Flood zones are mapped and created by the FEMA.  The original maps were created in the 1950s and 1960s.  Recently many of the maps in California have been upgraded and hence changed.   If you your home has been changed to a Special Flood Hazard Zone, read the section below about the Newly Mapped Program.  The date that your map page was created is important.

Don’t be intimidated about all of the information on flood insurance. 

How do you know what flood zone you are in?

Individuals can look up their location on a FEMA flood map.  Usually you can download the map and potentially find your property.  My experience is that the maps are too difficult to judge often with much accuracy.  Insurance agents and insurance companies therefore use a Flood Zone Determination.  The flood zone determination does the job of assessing what zone a given property is located in.

 If you live in a low risk zone the process can be very easy

What is a Flood Zone Determination?

A flood zone determination is a semi official document that is created by one of a handful of companies. It lists the Department of Homeland Security on it and the Federal Emergency Management Agency. These companies essentially translate the FEMA flood maps for most properties in the United States into an exact zone.  A flood zone determination will list your address and some other flood note specifics.  These specifics may include any LOMA or LODR that are on file for your property.   Some of the other specific pieces of information listed on a flood zone determination include:  the town, the county, the state, a map number, a panel number (of the map), the panel effective date, and of course the Flood Zone.  It also includes information such as: NFIP community number, the date of the request, and the program status date.   The Flood Zone Determination will say if Federal Flood Insurance is available in the given area.    There is also an area for comments.  The comments section is one of the most overlooked areas.  In the comments section includes information about the Newly Mapped Program.    The Flood Zone Determination is one of the most important documents to begin your process.   If you are interested in a determination, please contact us for details.

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What to do if you Don’t Agree with your Flood Zone:

Some people find themselves in situations, where either their home is mapped incorrectly or their home is not on the low part of a property line.  What should you do?  Although I receive this question frequently, I am in no place to attempt to answer it.   I will simply say, that you should begin by checking your floodzone on the FEMA flood maps.  If you do not agree with what you see, I would solely suggest that you contact FEMA.  Its possible you may be a candidate for a LOMA (see below.)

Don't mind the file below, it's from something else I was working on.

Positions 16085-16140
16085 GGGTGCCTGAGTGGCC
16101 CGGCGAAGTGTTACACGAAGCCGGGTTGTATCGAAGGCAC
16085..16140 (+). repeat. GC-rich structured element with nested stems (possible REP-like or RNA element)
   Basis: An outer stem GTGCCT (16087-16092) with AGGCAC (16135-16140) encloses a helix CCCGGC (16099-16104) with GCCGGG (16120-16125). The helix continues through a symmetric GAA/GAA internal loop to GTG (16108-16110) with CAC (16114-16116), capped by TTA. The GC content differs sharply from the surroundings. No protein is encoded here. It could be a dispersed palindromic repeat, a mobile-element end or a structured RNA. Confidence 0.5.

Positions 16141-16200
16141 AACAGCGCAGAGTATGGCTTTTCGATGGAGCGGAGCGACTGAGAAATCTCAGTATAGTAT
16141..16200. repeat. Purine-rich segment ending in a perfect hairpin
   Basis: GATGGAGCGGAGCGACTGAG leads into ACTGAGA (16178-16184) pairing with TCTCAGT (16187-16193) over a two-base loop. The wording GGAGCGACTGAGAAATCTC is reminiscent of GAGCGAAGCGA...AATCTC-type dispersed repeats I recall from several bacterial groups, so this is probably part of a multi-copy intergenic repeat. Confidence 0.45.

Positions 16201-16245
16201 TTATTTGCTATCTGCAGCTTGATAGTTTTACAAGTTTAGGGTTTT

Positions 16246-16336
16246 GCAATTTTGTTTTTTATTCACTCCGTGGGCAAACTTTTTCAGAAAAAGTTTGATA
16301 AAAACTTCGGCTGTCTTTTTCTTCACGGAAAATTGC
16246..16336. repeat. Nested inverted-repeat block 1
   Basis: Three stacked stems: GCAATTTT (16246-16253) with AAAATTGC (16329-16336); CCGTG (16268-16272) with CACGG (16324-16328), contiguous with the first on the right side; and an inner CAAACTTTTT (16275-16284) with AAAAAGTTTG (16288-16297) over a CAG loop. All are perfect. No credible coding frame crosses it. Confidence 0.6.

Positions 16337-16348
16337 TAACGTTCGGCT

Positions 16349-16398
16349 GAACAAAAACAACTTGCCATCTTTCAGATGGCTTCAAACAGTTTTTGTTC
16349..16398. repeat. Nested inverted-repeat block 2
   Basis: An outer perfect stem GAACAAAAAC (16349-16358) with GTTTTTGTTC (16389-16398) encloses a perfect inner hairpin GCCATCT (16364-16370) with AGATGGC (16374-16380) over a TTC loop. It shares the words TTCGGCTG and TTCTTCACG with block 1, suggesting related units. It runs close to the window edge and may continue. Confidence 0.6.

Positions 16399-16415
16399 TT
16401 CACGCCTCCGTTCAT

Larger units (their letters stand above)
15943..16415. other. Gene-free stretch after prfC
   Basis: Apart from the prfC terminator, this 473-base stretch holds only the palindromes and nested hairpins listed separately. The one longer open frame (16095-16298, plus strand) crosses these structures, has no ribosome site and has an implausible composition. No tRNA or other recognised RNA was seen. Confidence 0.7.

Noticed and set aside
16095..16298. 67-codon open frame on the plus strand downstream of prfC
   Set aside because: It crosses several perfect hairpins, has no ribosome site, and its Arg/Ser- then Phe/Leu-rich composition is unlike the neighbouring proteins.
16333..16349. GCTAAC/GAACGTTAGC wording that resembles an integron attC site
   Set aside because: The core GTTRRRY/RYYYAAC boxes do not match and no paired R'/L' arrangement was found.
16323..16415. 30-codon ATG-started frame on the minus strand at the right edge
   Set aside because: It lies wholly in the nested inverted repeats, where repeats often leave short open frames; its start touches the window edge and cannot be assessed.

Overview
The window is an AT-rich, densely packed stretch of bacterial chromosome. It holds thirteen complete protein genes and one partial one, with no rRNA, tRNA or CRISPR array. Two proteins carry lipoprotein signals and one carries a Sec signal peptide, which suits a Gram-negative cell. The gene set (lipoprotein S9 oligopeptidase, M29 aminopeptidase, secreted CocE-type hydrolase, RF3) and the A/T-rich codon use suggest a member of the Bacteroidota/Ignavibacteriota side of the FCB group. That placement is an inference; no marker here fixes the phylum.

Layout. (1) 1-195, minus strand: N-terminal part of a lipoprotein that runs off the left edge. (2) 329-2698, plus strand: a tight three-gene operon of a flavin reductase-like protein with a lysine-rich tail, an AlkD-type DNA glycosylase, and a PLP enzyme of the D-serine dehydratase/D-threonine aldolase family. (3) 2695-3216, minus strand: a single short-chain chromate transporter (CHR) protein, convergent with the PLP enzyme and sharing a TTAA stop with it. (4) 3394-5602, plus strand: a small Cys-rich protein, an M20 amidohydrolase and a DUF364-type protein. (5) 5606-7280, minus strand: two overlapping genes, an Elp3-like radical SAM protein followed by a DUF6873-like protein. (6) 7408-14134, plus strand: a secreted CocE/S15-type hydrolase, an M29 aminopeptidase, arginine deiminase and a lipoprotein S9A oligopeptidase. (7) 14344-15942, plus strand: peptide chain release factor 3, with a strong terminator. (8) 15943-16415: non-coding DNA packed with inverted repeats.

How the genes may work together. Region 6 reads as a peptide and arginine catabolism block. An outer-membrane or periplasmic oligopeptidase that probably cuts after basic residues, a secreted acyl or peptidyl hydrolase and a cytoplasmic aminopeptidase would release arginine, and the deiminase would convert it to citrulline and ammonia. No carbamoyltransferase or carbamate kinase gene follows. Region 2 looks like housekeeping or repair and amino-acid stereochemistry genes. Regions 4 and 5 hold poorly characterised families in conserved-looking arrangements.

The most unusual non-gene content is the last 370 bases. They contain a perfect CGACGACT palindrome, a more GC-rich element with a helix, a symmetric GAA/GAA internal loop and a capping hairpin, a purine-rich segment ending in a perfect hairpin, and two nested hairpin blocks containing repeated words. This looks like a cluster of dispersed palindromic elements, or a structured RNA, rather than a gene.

Areas that are prone to Flooding:

There are certain areas of land that are more prone to flooding.  Some of these are obvious such as coastal regions.  Others may be less obvious, such as wide swaths of land that abut rivers and creeks.  Generally speaking these areas are likely to be mapped in the higher risk flood zones.

About Floods In Marin County:

Being a coastal county surrounded on three sides by the Ocean/Bay and containing a large mountain, Marin has had a long history of floods.  There is a wonderful history of flooding in San Anselmo posted on San Anselmo    Judy Coy also penned a nice piece on Patch about the legendary flood of 1982, titled 30 Years After the Flood.

Flood Control in Marin County:

Flood control in the county is orchestrated by  Marin County Flood Control and Water Conservation District.   Their goal is to ” to reduce the risk of flooding for the protection of life and property while utilizing sustainable practices.”  There are eight zones in the district that makes up the county.  The district is mostly paid via “via ad valorem taxes and fees paid by property owners.”   You can see a map of the zones and the county on the counties website.

About Floods in California:

A so called MegaFlood hit both Southern in Central California which began in 1861.  It is believed that the mega-flood was caused by what we today call an Atmospheric River.   Scientific American has an interesting article on the subject.  The article is titled: California Megaflood:  Lessons from a Forgotten Catastrophe.  There have been many flood control changes since those times.   Wikipedia contains a good list of many of the floods that have caused havoc in the State of California.   A key take away from reading about the history of floods in California is that Significant Floods Do Happen in California.   They have happened in the past and likely, they will happen in the future.

About Community Participation:

For Federal Flood Insurance to be offered in your town / township / city / county / etc – your community must partner with the NFIP.  If your community does not participate than federal flood insurance can not be offered in your area.   Community participation is very important, obviously to FEMA.   If you live in an area where there is no community participation you might want to research why that is the case.   When a community actively and successfully works with FEMA, flood rates can decrease.  Recently Marin County has had this happen in 2016.

Why Don’t Homeowners Insurance Policies Cover Floods?